1.1. Investigate the estimation of general risk measures in case of extreme losses making heavy use of the extreme-value theory. We shall investigate both the cases of spectral risk measures and distortion risk measures. This work has been initiated during SIMERGE in the framework of heavy-tailed distributions. It should be concluded and extended to light-tailed distributions.

1.2. Second, we also aim at proposing new estimators of such extreme risk measures able to deal with real-valued or functional covariates. We shall investigate the use of new semiparametric models. Such models should lead to more efficient estimators of extreme risks than the purely nonparametric ones introduced in SIMERGE.

1.3. We shall develop new models which take into account both the spatial and temporal nature of the data as well as the fact that the observations are extremes. For instance, we shall extend the linear regression model and spatio-temporal autoregressive moving average process to this context. We also aim at extending the extremality measures for independent functional data to determine extreme spatial observations of functional nature (for instance a rain flow curve at some station during a certain period of time).

2.1. We shall propose classification methods effective on non-standard data (e.g categorical data) in high dimension and allowing to handle dependencies. In SIMERGE, new tools were proposed to take into account the curse-of-dimensionality issue in the context of verbal autopsy data. Here, we would like first to adapt and/or improve similar approaches in the context of SNP data. Second, Functional Data Analysis (FDA) classification based methods will be used by transforming very high dimensional data into functional data. Rather than using sparsity dependency patterns, SNP data can be analyzed by FDA methods taking advantage of the high dimensionality.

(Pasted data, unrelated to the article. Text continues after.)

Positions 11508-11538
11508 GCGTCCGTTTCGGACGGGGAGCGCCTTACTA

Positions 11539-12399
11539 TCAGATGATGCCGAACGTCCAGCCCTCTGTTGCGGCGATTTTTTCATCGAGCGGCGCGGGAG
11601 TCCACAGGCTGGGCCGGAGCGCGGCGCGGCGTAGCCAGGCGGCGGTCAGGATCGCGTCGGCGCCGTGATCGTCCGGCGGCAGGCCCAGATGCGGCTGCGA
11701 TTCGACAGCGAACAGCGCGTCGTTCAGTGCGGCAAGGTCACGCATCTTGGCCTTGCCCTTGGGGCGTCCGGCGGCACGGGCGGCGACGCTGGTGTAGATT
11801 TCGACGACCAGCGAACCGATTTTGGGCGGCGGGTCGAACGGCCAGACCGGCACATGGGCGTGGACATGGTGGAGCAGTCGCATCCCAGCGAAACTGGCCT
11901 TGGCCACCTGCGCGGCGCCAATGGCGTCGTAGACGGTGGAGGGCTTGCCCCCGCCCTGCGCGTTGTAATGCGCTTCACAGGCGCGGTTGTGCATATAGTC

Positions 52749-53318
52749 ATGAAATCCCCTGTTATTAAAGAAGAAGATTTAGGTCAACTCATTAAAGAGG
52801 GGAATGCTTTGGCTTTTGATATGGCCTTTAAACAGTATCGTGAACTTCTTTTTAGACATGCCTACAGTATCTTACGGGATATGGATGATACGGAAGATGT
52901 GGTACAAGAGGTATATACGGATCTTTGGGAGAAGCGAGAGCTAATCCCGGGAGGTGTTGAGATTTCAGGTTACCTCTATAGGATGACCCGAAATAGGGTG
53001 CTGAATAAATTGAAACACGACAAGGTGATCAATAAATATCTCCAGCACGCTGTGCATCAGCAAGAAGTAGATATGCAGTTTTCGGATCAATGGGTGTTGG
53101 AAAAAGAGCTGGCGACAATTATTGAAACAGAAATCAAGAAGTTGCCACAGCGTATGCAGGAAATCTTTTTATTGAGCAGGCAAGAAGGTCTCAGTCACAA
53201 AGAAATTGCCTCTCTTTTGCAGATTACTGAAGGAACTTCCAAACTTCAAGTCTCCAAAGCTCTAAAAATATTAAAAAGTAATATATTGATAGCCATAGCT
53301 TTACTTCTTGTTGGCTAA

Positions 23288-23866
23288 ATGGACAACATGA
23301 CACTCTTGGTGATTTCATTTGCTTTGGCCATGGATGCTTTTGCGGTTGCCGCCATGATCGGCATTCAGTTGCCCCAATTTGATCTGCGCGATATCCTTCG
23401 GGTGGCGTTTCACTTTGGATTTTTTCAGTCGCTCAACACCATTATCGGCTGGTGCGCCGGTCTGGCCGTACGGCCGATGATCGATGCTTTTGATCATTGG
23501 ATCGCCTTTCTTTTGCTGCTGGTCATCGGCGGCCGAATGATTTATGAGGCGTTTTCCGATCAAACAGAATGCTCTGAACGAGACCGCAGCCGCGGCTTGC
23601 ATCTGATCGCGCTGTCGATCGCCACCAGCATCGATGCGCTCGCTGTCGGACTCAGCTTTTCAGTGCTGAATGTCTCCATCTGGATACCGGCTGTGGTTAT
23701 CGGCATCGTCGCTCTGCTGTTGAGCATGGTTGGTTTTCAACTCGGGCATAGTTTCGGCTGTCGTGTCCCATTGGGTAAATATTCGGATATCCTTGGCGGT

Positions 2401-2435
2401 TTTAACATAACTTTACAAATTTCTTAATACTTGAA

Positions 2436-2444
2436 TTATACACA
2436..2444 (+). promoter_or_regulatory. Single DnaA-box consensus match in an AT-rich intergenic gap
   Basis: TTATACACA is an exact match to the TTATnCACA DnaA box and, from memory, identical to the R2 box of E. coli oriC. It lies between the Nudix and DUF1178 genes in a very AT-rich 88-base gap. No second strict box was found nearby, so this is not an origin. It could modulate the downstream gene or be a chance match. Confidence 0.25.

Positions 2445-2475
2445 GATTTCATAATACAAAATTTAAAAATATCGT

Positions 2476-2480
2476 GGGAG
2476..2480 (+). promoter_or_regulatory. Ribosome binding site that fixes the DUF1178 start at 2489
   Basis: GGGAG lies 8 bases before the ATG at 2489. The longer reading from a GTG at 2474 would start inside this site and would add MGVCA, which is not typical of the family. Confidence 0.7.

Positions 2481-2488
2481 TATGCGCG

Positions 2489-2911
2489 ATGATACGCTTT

2.2. In the context of genetic data, the number of explanatory variables can be very large (from several hundred of thousand to several millions). Thus, selecting relevant variables impacting the outcome is not a simple challenge. The role of variable selection is to have an optimal subset of variables which could explain the phenotype. In the framework of the SIMERG2E project, we aim at developing a variable selection method to pinpoint significant genes implicated in the occurrence of malaria or arboviral diseases in a Senegalese population. Thus, we intend to implement a statistic taking into account intra- and inter-individual dependencies to measure the influence of a subset of variables on the disease phenotype. This statistic will enable us to develop an algorithm allowing to browse all variables subsets in the research of optimal solutions.

- LIRIMA

- Mistis, Inria Grenoble Rhône-Alpes

- Head: Stéphane Girard

- Co-head: Abdou Kâ Diongue